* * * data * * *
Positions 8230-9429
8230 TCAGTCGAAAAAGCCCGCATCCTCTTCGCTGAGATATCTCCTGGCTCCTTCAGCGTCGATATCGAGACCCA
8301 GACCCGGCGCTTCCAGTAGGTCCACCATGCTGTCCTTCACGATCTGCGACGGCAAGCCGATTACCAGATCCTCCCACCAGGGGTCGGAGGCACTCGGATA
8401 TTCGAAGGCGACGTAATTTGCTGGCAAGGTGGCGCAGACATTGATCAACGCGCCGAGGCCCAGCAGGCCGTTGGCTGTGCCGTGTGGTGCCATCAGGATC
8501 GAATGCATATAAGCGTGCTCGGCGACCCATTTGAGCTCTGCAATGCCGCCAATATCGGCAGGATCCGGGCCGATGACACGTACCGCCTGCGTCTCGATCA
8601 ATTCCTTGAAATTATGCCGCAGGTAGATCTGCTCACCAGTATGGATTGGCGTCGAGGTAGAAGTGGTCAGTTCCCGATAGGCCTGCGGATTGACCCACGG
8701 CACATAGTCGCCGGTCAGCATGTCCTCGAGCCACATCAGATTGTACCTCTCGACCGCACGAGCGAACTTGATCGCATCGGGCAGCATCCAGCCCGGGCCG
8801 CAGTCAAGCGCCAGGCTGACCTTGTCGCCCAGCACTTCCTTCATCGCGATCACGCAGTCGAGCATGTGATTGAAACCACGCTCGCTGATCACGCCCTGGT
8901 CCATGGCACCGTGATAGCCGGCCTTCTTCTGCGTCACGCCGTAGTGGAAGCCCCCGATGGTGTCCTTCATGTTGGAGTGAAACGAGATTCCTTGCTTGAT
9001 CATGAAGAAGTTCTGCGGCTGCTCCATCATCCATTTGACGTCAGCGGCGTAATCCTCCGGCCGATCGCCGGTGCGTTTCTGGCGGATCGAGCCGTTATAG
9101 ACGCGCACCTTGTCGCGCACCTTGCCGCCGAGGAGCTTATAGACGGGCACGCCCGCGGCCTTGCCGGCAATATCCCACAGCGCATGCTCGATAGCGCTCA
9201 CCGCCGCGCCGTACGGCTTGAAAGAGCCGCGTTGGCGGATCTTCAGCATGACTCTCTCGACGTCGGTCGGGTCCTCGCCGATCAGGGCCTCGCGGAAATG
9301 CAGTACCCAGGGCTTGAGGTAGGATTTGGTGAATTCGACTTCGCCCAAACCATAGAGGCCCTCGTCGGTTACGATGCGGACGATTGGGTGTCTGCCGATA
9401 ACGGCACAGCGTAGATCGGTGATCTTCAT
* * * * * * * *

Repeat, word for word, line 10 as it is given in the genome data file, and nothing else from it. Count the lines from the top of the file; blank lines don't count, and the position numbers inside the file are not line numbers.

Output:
9001 CATGAAGAAGTTCTGCGGCTGCTCCATCATCCATTTGACGTCAGCGGCGTAATCCTCCGGCCGATCGCCGGTGCGTTTCTGGCGGATCGAGCCGTTATAG